Wed. Jul 17th, 2024

The US Army is deploying nearly 100 new M2A3 and M3A3 Bradley infantry fighting vehicles near Russia

Natasha Kumar By Natasha Kumar Jun13,2024

US Army deploys nearly 100 new M2A3 and M3A3 Bradley infantry fighting vehicles near Russia

Soldiers of the US Army's 1st Armored Brigade Combat Team, 1st Cavalry Division, received nearly 100 Bradley Infantry Fighting Vehicles (BAVs) at various locations in Poland and Lithuania from May 20 to 31, 2024. Vehicles received from the Coleman Army Prepositioned Stocks-2 site of the 405th Army Field Support Brigade in Mannheim include both the M2A3 infantry fighting vehicle and the M3A3 cavalry fighting vehicle. Although the two variants are almost similar, the main difference between the M2A3 and the M3A3 is their role.

M2A3 infantry fighting vehicle — is a version of the Bradley fighting vehicle designed to transport infantry to key areas on the battlefield while providing fire support. It is equipped with a 25mm M242 Bushmaster chain gun, a TOW launcher and a 7.62mm M240C machine gun. The M2A3 also includes optics and electronics for target detection and communications. It can carry six infantrymen in addition to its crew of three, supporting a variety of combat operations through its protection and mobility features.

The M3A3 Cavalry Fighting Vehicle, similar in design to the M2A3, is configured for reconnaissance missions. This tank retains the same armament as the M2A3, including a 25mm chain gun and a TOW missile system, but is configured to carry two scouts instead of infantry. The M3A3 also has additional space for ammunition and communications equipment to support its role in intelligence gathering and information transmission. This variant focuses on situational awareness and battlefield connectivity to aid in reconnaissance missions. Both the M2A3 and M3A3 Bradley Fighting Vehicles replaced the aging M113 armored personnel carriers in the 1st Armored Brigade (1st ABCT) tracked vehicle fleet.

The 1st Armored Brigade Combat Team of the 1st Cavalry Division, also known as the Iron Horse, is currently deployed to Europe as part of a planned rotation of US Army forces to support NATO allies and deter Russian aggression. This deployment includes approximately 5,500 soldiers from Fort Cavazos, Texas, replacing units of the 3rd Infantry Division and 1st Infantry Division at various locations throughout Europe.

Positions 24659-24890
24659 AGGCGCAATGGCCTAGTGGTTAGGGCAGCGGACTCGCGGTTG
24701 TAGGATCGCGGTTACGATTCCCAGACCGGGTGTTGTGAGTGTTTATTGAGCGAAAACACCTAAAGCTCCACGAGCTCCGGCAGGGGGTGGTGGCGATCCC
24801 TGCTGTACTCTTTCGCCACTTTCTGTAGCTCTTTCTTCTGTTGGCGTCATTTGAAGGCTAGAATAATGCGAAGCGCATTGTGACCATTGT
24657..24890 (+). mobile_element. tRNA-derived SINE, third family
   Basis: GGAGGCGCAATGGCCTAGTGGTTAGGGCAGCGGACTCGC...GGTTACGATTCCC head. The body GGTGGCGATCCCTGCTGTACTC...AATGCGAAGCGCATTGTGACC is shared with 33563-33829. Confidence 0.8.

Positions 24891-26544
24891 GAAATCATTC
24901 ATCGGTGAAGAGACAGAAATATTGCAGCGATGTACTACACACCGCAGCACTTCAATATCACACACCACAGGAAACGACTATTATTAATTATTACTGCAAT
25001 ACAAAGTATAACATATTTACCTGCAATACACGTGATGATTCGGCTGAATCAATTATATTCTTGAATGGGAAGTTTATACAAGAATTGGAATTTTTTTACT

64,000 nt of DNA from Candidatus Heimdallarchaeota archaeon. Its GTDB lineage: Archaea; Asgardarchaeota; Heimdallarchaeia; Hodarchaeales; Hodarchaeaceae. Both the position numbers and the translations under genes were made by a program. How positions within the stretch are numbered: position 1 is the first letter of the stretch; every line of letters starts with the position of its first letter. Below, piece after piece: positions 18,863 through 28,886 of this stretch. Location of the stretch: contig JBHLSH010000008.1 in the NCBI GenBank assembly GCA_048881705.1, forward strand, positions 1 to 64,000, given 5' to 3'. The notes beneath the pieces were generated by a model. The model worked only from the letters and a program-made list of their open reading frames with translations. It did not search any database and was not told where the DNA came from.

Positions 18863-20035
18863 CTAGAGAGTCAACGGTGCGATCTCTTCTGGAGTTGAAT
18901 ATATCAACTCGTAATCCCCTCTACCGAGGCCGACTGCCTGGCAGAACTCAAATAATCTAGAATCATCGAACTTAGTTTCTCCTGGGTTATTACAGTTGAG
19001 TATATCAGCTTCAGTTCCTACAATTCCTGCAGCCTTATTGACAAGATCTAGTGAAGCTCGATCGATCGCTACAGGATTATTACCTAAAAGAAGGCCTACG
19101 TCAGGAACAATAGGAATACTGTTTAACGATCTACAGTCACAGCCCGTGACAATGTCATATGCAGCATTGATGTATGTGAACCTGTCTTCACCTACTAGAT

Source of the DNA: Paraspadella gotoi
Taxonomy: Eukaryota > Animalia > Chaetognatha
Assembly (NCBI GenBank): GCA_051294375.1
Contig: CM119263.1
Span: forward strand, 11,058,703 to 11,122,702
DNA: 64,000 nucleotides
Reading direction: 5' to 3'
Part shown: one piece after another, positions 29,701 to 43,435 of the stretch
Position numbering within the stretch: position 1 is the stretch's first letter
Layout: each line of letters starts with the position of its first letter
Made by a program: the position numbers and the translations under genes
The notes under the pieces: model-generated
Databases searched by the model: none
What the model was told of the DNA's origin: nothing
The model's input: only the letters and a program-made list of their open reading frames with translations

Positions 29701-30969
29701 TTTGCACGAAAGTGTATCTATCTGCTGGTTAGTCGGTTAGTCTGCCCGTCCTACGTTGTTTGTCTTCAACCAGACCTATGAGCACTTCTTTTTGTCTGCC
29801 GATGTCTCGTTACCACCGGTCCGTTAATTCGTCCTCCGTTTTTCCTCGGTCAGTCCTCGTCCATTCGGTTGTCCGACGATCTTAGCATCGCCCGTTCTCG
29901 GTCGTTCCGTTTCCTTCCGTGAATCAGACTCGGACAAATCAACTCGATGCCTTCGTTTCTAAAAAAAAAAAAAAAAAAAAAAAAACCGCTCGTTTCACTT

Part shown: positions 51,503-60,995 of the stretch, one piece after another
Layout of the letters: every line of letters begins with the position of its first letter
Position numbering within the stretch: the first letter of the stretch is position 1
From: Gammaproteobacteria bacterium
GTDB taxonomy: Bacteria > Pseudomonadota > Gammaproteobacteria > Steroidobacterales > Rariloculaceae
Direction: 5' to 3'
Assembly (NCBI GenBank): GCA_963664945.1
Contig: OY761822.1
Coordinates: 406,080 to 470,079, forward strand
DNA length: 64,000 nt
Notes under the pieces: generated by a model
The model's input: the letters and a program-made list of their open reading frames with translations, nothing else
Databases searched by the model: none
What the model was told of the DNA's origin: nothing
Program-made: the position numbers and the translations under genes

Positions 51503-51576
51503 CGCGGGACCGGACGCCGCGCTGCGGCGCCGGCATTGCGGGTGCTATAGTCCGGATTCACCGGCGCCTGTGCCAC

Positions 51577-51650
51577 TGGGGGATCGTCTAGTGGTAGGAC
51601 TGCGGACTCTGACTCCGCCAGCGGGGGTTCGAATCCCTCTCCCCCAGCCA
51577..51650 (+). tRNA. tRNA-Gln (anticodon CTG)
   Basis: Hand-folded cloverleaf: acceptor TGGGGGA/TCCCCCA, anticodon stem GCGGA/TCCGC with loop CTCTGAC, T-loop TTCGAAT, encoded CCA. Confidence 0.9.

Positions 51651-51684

These units participate in joint and multinational exercises with NATO partners to maintain readiness and strengthen international military cooperation. The rotation is part of an ongoing U.S. effort in Europe that has been intensified since Russia's annexation of Crimea in 2014 and further intensified after a full-scale invasion of Ukraine in 2022.

The deployment of this unit in Europe is expected to last approximately nine months. Upon returning to Fort Cavazos, Texas, the 1st Armored Brigade Combat Team is set to receive the latest M2A4 Bradleys, making the current release of the M2A3 and M3A3 an important step in their transition to more modern equipment.

The U.S. Army Field Support Battalion (AFSBn-Poland) was involved in this effort to equip U.S. soldiers in Europe with Army Reserve 2 (APS-2) as part of a broader Army modernization effort. In September 2023, the battalion withdrew nearly 120 Bradley fighting vehicles from the 1st Cavalry Division's 2nd Armored Brigade Combat Team to prepare for deployment of the new equipment after a nine-month rotation in Europe. These APS-2 support measures have had a significant impact on equipment modernization and overall Army readiness.

Major Stephen Waugh, support officer for AFSBn-Poland, emphasized the importance of the Bradley modernization effort. He participates in weekly operational planning meetings to stay abreast of his role and the Army's goals for equipping tank brigade combat teams with advanced weapons. His knowledge of Bradley expanded significantly during his time at AFSBn-Poland. The team worked long hours to ensure the Bradleys were ready for deployment. As part of the 405th AFSB's regional alignment and transformation initiative, AFSBn-Poland is moving its assets from Mannheim to Powidz, Poland, where the new Long-Term Equipment Storage and Maintenance Complex (LTESM-C) is located. Subsequently, the German Army Field Support Battalion will assume command of the Coleman APS-2 work site and continue to oversee the Dülmen APS-2 work site.

The Army Prepositioned Stocks-2 (APS-2) program strategically places vital critical equipment and supplies in key locations to ensure that US forces in Europe can respond quickly to emerging threats and crises. This shortens deployment times and increases operational readiness by maintaining a high level of readiness of combat-ready equipment. APS-2 supports a variety of missions, from combat operations to humanitarian assistance, and bridges the gap between base station logistical readiness and the needs of deployed units.

Natasha Kumar

By Natasha Kumar

Natasha Kumar has been a reporter on the news desk since 2018. Before that she wrote about young adolescence and family dynamics for Styles and was the legal affairs correspondent for the Metro desk. Before joining The Times Hub, Natasha Kumar worked as a staff writer at the Village Voice and a freelancer for Newsday, The Wall Street Journal, GQ and Mirabella. To get in touch, contact me through my 1-800-268-7116

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